So when Freeman jumped on Wood's first-pitch curveball and watched his first career postseason homer sail into the right-field seats, he certainly had reason to break free from his usually composed demeanor. He pumped his fists while looking toward his teammates, who certainly understood the gravity of the moment.

"I don't really know what happened," Freeman said. "They showed me the replay after the game, and I guess I was pretty excited after I hit it. That was a big moment that put us ahead. So kind of emotions took over."

In the history of best-of-five series with the 2-2-1 format, 27 teams have lost the first two games on the road. Of the 11 teams to force a Game 4, four won a second straight time at home to set up a winner-take-all Game 5 on the road, and three came all the way back to win the series.

Video: LAD@ATL Gm3: Freeman belts a go-ahead homer

So the odds are against the Braves, just as they were when nobody picked them to win the NL East before the season. Or when Sunday's five-run lead was erased by the fifth inning. Or when Vizcaino put two on before recording the first out of his scoreless ninth. It's dicey, but it's doable.

Video: Must C Conclusion: Vizcaino holds off Dodgers in 9th

"The biggest game of our lives was tonight, and obviously seeing the [5-0] lead go away was not ideal, but we held at 5-5, so we knew we had a chance," Freeman said. "This team's been doing it all year. When we get down, we come back."

Video: LAD@ATL Gm3: Snitker, Freeman and Acuna Jr. on win

This underdog team seems to thrive on the youthful innocence that was apparent yet again after the game, when Acuna admitted that he had never heard of Mickey Mantle. The 20-year-old phenom was asked about the Yankee legend because a few hours earlier, he supplanted Mantle (21 years old in the 1953 World Series) as the youngest player to hit a grand slam in a postseason game.

Video: Must C Classic: Acuna youngest to hit postseason slam

"He continues to amaze," Freeman said of Acuna. "I don't think we needed or wanted anybody else in that situation."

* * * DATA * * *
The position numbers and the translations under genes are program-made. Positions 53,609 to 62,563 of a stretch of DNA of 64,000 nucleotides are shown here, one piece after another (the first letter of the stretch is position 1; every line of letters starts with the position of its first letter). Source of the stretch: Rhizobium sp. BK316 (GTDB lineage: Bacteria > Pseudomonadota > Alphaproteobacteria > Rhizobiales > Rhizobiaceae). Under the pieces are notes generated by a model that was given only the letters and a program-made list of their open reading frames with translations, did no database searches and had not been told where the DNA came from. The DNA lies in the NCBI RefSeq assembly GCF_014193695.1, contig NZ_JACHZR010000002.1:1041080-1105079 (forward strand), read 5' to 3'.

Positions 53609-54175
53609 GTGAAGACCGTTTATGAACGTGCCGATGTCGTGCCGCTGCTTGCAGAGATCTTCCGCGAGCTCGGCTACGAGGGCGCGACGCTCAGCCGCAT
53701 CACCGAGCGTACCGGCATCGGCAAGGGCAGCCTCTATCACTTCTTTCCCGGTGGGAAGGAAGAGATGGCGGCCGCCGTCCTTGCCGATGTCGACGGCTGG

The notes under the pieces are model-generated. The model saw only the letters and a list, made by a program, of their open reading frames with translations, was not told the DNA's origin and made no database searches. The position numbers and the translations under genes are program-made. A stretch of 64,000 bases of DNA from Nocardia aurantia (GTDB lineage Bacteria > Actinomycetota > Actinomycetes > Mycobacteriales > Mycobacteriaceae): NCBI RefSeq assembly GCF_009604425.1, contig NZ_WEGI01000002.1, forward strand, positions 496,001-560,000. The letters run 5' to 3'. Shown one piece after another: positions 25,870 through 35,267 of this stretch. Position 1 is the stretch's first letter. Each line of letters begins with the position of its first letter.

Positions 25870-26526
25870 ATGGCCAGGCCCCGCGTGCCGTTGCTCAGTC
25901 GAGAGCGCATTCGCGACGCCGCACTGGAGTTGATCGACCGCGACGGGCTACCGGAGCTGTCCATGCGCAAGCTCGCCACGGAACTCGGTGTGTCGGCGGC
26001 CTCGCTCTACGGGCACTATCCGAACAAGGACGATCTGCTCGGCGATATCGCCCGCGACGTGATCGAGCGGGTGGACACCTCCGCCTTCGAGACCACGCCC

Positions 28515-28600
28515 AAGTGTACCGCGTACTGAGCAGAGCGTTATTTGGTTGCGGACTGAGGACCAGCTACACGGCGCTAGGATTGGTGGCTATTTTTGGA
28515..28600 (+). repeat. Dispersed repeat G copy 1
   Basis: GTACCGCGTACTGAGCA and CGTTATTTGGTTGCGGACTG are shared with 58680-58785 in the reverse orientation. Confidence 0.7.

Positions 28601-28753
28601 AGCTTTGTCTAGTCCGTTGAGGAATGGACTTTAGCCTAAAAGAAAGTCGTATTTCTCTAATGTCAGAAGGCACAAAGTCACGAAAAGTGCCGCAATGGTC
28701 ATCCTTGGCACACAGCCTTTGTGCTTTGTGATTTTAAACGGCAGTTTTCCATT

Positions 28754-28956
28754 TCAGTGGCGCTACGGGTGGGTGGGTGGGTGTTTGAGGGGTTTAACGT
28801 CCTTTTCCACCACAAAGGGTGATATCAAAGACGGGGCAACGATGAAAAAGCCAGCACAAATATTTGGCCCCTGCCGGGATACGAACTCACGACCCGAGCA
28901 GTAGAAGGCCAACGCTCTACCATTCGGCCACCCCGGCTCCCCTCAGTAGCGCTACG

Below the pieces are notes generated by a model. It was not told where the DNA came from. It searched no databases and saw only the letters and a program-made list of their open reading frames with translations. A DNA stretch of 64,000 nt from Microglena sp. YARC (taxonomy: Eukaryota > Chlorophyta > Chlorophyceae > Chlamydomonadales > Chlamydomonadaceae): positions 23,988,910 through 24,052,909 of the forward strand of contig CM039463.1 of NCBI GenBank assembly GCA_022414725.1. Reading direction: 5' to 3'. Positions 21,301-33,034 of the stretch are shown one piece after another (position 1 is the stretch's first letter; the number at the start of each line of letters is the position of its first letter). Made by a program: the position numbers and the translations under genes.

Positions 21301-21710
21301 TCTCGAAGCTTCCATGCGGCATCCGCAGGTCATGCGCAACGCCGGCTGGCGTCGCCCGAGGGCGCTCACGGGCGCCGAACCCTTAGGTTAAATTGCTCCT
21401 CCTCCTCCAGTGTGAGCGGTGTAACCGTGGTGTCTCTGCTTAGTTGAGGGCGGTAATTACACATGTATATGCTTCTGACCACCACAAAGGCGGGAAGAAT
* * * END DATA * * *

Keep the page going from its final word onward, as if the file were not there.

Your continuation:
Video: LAD@ATL Gm3: Acuna on not knowing Mickey Mantle

Acuna found himself in that situation because Dodgers rookie starter Walker Buehler momentarily lost his command. Nick Markakis drew a four-pitch walk to begin the second, and the usually aggressive Ozzie Albies looked at two pitches out of the zone before delivering a two-out single that center fielder Cody Bellinger fumbled, allowing the Braves to put runners at second and third.

After Charlie Culberson was intentionally walked, Sean Newcomb looked at four straight pitches out of the zone. That bases-loaded walk drawn by a pitcher who owns three career hits ended the Braves' 19-inning scoreless drought to begin this NLDS. Acuna then looked at three balls before hitting his slam on a 3-1 count; Freeman later drilled Wood's first pitch of the night into the lasting memory of countless fans.

Video: LAD@ATL Gm3: Newcomb plates Markakis on RBI walk

It was just one of those nights for the Braves. Consequently, this memorable season will consist of at least one more day.

"We approached this game like there may be no tomorrow," Snitker said. "We gotta play it like that."

Video: LAD@ATL Gm3: Snitker on Braves' 6-5 win over Dodgers

MOMENTS THAT MATTERED
After jumping out to a five-run lead, the Braves stuck to their plan to keep a short leash on Newcomb, who was lifted after walking two batters in the third. Justin Turner made those walks costly when he greeted Kevin Gausman with an RBI single, and an additional run scored on the play when the ball got behind Acuna.

Gausman's entry prompted the Dodgers to insert left-handed slugger Max Muncy into their lineup in the third inning. After Chris Taylor hit a two-run homer in the fifth, Muncy greeted southpaw Max Fried with a game-tying solo home run -- his fifth homer within a span of 24 at-bats against Atlanta.

"Max hung a breaking ball, but other than that, yeah, it was just a hard-fought game, man," Snitker said. "That was a playoff game there."

SOUND SMART
Touki Toussaint became the first Braves rookie to earn a postseason win since John Rocker in Game 5 of the 1998 NLDS.

Video: LAD@ATL Gm3: Toussaint escapes bases-loaded jam

YOU GOTTA SEE THIS
Culberson added to his list of big postseason moments when he produced one of the game's top defensive plays to deny the Dodgers a run. Former Brave Matt Kemp opened the sixth with a double, but after advancing to third on a groundout, he made the mistake of trying to score against a drawn-in Culberson, who snared Enrique Hernandez's sharp grounder and fired a strike to Kurt Suzuki, who applied the tag.

Video: LAD@ATL Gm3: Culberson throws out Kemp at home

HE SAID IT
"When we're seeing all their pitchers take the line for the intros and all of them are spiked up, not one of them are turfed up, so he's probably going to be quick, make sure you're ready." -- Muncy, on the fact that most of the Braves' relievers were wearing spikes, indicating Newcomb would not pitch more than a few innings

Mark Bowman has covered the Braves for MLB.com since 2001.

Atlanta Braves